Everybody needs a diaper bag and I'd been totally in love with the 8th grade's messenger bag project in handwork this year. A few hours at Craftacular Getaway and presto...I'd had the body fabric in the stash for years and I just picked up the dots as a remnant because I knew they would coordinate with the other one. There is a layer of heavy duty canvas lining the outside layer. It gave the bag some nice body and it will help considerably with durability. I'm glad I went with it instead of just using interfacing because it really wasn't any more work. The flap does have single side fusible interfacing between the two layers.
Before we left, I picked up the roll of wide dark brown grosgrain ribbon and D rings at Joann's and grabbed elastic and zippers from the stash. (That's right, I had two dark green zippers in the stash from Grandma that matched the fabric.) Yesterday, we headed into Springfield to Econosales and got the webbing and hardware for the strap. I love the way the "real" strap makes it look professional.
My favorite part of this project was the freeform creative process. I used the 8th grade bag to get the front/back/flap pattern template and decided in advance what pockets I would want and where and then just approached each challenge as I came to it.
Water Bottle Pocket
There's a strip of brown grosgrain centered along the entire side/bottom gusset, which I used to affix the D rings. On one side I added the water bottle pocket. It was pleated at the bottom and has 1/4" elastic run through a casing at the top.
Underflap zippered pocket for wallet, keys and phone
The canvas and circle fabric for the front panel had to be cut 1" too tall and were then cut apart to install the zipper. The last of the dot fabric was pieced to create the pocket back and stitched to the back of the zippered section before the whole panel was sewn into the body of the bag.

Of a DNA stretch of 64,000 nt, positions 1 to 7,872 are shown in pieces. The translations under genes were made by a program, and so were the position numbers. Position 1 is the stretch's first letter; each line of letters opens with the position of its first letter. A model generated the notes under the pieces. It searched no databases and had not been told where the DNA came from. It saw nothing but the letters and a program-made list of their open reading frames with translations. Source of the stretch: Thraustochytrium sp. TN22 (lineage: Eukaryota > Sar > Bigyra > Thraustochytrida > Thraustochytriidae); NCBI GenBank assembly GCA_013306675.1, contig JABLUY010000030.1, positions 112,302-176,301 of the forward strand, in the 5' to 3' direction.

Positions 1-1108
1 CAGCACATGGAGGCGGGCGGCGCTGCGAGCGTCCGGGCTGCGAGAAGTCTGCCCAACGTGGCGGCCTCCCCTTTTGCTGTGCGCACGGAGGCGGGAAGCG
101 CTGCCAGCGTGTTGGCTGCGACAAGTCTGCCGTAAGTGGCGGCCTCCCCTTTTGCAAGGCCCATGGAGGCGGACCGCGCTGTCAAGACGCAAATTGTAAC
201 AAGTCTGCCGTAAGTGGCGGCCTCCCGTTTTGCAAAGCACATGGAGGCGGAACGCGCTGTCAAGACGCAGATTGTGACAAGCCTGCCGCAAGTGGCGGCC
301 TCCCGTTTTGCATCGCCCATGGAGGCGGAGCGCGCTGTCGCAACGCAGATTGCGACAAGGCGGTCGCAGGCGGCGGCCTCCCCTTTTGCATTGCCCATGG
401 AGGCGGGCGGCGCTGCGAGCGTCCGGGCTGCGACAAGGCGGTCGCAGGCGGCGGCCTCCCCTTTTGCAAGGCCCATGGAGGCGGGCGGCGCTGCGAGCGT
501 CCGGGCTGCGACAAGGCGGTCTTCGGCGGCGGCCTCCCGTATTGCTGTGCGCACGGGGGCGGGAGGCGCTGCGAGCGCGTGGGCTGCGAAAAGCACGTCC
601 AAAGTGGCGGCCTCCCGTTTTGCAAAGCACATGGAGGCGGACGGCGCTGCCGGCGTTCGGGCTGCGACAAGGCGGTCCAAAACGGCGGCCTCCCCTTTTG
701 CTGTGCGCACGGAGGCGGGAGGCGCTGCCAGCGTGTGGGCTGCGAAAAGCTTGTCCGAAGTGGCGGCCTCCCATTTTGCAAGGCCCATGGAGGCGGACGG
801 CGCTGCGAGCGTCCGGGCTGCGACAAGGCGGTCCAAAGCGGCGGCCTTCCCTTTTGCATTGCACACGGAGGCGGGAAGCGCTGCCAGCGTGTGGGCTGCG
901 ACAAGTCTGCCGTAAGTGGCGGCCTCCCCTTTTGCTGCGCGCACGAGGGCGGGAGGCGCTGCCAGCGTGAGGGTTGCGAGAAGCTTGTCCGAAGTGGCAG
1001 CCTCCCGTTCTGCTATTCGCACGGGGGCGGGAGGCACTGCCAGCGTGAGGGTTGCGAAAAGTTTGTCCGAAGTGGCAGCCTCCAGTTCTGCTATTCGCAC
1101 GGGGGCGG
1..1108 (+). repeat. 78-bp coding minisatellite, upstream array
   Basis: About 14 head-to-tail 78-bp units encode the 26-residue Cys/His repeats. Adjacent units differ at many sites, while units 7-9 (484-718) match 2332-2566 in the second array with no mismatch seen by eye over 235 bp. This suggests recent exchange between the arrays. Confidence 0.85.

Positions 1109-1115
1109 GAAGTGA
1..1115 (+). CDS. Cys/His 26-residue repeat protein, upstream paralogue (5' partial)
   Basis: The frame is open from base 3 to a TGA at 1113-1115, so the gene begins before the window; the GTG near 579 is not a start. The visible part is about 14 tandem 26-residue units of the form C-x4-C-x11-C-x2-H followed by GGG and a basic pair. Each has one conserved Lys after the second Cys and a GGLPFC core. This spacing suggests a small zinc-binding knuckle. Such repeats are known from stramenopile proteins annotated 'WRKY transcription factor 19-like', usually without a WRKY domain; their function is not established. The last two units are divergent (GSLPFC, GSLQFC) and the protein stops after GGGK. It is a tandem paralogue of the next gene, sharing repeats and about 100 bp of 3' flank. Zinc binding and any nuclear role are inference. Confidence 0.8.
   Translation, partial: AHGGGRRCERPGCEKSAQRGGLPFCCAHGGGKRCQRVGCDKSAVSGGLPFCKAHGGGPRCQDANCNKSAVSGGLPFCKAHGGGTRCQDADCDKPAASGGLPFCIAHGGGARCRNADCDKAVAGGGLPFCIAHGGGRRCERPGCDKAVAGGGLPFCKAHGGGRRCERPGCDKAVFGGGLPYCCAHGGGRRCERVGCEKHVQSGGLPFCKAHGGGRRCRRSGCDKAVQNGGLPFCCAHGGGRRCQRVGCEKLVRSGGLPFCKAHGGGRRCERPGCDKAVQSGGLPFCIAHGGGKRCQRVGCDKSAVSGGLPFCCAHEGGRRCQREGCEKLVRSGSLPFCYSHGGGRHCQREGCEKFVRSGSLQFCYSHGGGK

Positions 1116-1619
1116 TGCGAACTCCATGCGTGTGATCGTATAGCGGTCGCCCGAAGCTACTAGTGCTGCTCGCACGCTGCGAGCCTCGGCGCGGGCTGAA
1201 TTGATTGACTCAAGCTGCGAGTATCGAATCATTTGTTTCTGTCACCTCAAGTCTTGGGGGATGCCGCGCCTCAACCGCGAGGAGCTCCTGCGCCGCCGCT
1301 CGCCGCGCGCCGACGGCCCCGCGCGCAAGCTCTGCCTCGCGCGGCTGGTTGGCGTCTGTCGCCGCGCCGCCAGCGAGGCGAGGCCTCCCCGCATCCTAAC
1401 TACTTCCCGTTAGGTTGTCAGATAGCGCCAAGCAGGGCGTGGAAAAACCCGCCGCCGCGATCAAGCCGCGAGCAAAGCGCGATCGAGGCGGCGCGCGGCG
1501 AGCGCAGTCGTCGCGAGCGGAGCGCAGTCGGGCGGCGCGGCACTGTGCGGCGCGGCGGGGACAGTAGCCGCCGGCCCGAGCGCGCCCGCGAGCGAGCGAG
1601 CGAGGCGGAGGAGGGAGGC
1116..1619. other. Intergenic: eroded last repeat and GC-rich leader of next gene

Inside pocket, probably for pen, pencil and other sundries
The construction of the inside pocket is pretty self explanatory and it was sewn to the lining panel before the lining was sewn together.
I love how cunningly these bags are constructed. After all of the panels have had any modifications made to them (pockets, decoration, etc.), the flap is sewn right sides together, turned, pressed and topstitched around the edge. The outside is sewn into a bag shape and the flap is sewn to one top edge. The lining is also sewn into the bag shape, leaving a few inches of gap in one of the bottom seams. Finally, the lining and the outside are sewn together around the top with right sides together and the whole bag is turned inside out through the gap in the lining. After the lining whole is blind-stitched closed, it kind of seems like magic allowed the bag's construction. The last step is topstitching around the top edge of the bag.
I want to get some coordinating waterproof fabric and make a travel wet bag like this. I'm planning on getting a single package of commercial wipes, like these, so I can use the box when they're all used up and probably cover it, like this (sans yoyo).
Also on the diapering front:
- Using the serger to whip up some flannel rectangles to use as reuseable wipes is on the to-do list. The Lusa Organics Baby Wipe Juice we ordered came today and it smells fantastic! Assuming it works as well as everyone seems to think it does, I'm excited to try it. It seems well worth the indulgence of not making my own.
- I still need to get some snappies and diaper pins so we can try both and see which we prefer. (Mom, do you still have any diaper pins and diapers from when we were small?)
- A friend will be dropping off a variety box of small used diapers soon and we're also planning on trying Ruby's Diaper Service. I'd like to take on laundering my own but I think using a service in the beginning will make our first weeks a little easier.
- I've got some calendula infused oil that I made last summer and am going to make some calendula cream to have on hand for any rash. I'm waiting on my vitamin E in the mail.
- There's also lanolin finding it's way to me through the mail. (It's really hard - read impossible - to find locally) We're going to try the traditional wool soaker route but I'm going to have at least one plasticized cover on hand just in case. Using wool from my stash I've been playing with Little Turtle Knit's hybrid rib soaker pattern. It seems like a great pattern; it was easy to follow and the first one came out looking adorable but that's a post for a different day...